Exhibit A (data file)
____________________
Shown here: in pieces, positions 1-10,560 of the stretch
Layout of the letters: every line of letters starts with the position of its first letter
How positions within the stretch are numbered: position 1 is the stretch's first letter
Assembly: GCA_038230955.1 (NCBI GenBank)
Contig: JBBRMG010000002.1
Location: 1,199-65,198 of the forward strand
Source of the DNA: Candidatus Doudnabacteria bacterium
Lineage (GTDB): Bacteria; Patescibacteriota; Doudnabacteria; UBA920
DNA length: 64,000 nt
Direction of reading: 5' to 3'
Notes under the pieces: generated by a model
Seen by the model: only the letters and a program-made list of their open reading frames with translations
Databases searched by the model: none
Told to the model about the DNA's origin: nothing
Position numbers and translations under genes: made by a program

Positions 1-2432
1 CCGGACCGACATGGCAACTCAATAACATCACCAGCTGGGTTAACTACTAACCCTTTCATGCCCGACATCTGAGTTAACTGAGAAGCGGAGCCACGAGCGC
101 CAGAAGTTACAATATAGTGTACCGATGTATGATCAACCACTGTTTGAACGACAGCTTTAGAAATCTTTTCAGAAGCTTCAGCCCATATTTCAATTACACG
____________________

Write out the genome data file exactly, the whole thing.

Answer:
Shown here: in pieces, positions 1-10,560 of the stretch
Layout of the letters: every line of letters starts with the position of its first letter
How positions within the stretch are numbered: position 1 is the stretch's first letter
Assembly: GCA_038230955.1 (NCBI GenBank)
Contig: JBBRMG010000002.1
Location: 1,199-65,198 of the forward strand
Source of the DNA: Candidatus Doudnabacteria bacterium
Lineage (GTDB): Bacteria; Patescibacteriota; Doudnabacteria; UBA920
DNA length: 64,000 nt
Direction of reading: 5' to 3'
Notes under the pieces: generated by a model
Seen by the model: only the letters and a program-made list of their open reading frames with translations
Databases searched by the model: none
Told to the model about the DNA's origin: nothing
Position numbers and translations under genes: made by a program

Positions 1-2432
1 CCGGACCGACATGGCAACTCAATAACATCACCAGCTGGGTTAACTACTAACCCTTTCATGCCCGACATCTGAGTTAACTGAGAAGCGGAGCCACGAGCGC
101 CAGAAGTTACAATATAGTGTACCGATGTATGATCAACCACTGTTTGAACGACAGCTTTAGAAATCTTTTCAGAAGCTTCAGCCCATATTTCAATTACACG